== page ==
FIG. 5 is a sectional view taken along line 5--5 of FIG. 4, and shows the detectors 403 as well as neutron sources 511 and 509.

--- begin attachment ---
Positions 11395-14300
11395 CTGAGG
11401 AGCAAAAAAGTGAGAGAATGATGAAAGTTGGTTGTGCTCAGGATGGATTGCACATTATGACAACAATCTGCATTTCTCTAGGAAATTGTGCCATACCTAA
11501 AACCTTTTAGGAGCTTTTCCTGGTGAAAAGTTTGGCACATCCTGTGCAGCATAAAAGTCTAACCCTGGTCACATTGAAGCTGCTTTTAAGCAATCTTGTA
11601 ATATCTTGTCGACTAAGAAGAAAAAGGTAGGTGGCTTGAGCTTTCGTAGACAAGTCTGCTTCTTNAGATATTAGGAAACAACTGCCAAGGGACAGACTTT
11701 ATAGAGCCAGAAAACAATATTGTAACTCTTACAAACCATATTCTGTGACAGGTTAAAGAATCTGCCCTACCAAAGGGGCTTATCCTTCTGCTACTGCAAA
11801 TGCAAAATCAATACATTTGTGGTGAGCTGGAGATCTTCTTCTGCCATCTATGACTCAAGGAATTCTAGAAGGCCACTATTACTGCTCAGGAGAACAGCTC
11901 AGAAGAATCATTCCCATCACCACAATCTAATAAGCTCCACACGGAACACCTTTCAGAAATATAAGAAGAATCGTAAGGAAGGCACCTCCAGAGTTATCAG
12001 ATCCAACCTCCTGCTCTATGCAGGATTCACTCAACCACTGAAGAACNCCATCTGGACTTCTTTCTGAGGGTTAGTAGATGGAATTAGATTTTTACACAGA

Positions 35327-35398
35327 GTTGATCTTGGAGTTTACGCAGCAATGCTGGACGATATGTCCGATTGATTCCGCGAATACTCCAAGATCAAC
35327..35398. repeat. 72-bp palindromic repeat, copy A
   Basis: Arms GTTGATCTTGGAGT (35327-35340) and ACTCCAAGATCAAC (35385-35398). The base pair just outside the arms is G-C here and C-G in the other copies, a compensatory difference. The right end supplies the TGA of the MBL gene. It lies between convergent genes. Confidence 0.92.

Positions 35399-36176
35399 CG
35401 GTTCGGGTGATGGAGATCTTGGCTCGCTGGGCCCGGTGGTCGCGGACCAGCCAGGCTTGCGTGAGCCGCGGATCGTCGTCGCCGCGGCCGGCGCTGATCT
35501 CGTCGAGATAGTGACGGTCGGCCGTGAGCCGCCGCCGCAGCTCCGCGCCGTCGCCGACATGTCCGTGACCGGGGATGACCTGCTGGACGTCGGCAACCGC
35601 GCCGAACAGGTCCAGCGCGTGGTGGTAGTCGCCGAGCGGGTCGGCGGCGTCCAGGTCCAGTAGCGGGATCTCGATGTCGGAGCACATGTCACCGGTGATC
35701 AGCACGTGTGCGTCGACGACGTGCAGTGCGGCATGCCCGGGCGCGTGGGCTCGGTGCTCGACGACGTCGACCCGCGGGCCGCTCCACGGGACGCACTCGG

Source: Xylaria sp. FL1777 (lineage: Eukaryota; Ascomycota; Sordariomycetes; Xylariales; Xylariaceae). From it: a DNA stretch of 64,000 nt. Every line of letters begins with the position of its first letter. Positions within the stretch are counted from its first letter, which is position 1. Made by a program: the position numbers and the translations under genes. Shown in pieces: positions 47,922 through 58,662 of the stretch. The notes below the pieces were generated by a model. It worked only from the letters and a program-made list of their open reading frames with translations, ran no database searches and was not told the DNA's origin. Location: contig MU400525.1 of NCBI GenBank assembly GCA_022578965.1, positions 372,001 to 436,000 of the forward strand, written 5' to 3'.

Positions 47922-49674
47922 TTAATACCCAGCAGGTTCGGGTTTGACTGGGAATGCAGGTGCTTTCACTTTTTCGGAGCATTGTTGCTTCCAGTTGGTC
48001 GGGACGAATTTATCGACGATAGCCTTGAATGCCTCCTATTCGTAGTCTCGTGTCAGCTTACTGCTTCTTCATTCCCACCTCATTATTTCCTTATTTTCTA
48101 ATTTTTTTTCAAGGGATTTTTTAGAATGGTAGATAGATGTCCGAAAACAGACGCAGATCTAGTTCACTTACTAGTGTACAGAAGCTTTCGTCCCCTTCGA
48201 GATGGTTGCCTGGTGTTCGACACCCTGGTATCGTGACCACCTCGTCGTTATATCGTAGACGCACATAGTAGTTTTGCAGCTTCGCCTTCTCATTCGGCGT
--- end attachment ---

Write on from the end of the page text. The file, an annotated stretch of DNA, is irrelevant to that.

FIG. 6 is a block diagram illustrative of the electronic interconnection for the redundant BF3 detector arrangement. As has previously been indicated three BF3 neutron detectors are connected in parallel to form a set of such neutron detectors. Since the current output obtained from the BF3 neutron detectors is low in amplitude the output of a set of three, connected in parallel, is first amplified by a charge-sensitive preamplifier 603 one type of which may be a Brookhaven National Laboratory Design 10203-11. The output of preamplifier 603 is further amplified in a second amplifier 605 which may be a Canberra type 2011 amplifier. The signal having been amplified by preamplifier 603 and second amplifier 605 is then passed on to a discriminator 607 one type of which is known in the art as Canberra type 2032. As there are seven sets of the three BF3 neutron detectors in a group each set of three detectors provides an output from a discriminator as 607 and each of said outputs is then fed to a first custom OR gate 609. The output of first custom OR gate 609 is fed to a correlation unit 611 and to one input of a two input custom OR gate 613. Correlation unit 611 also provides two outputs which are fed to distinctive parallel input gates 612a and 612b which may be of a type known as Kinetic Systems 3472F1B. The input gates 612a and 612b are fed to the Digital Equipment 11/34 computer for processing of the information which appears at the output of input gates 612a and 612b. The second group of BF3 detectors are similarly connected as the first group through a preamplifier 603A, a second amplifier 605A, a discriminator 607A and third custom OR gate 609A with the output of third custom OR gate 609A being fed as a second input to second custom OR gate 613. The output of second custom OR gate 613 is fed to a second correlation unit 619 with the output of correlation unit 619 being fed into two additional input gates 621 and 623, the outputs of which input gates are also fed to the computer to provide the information as indicated.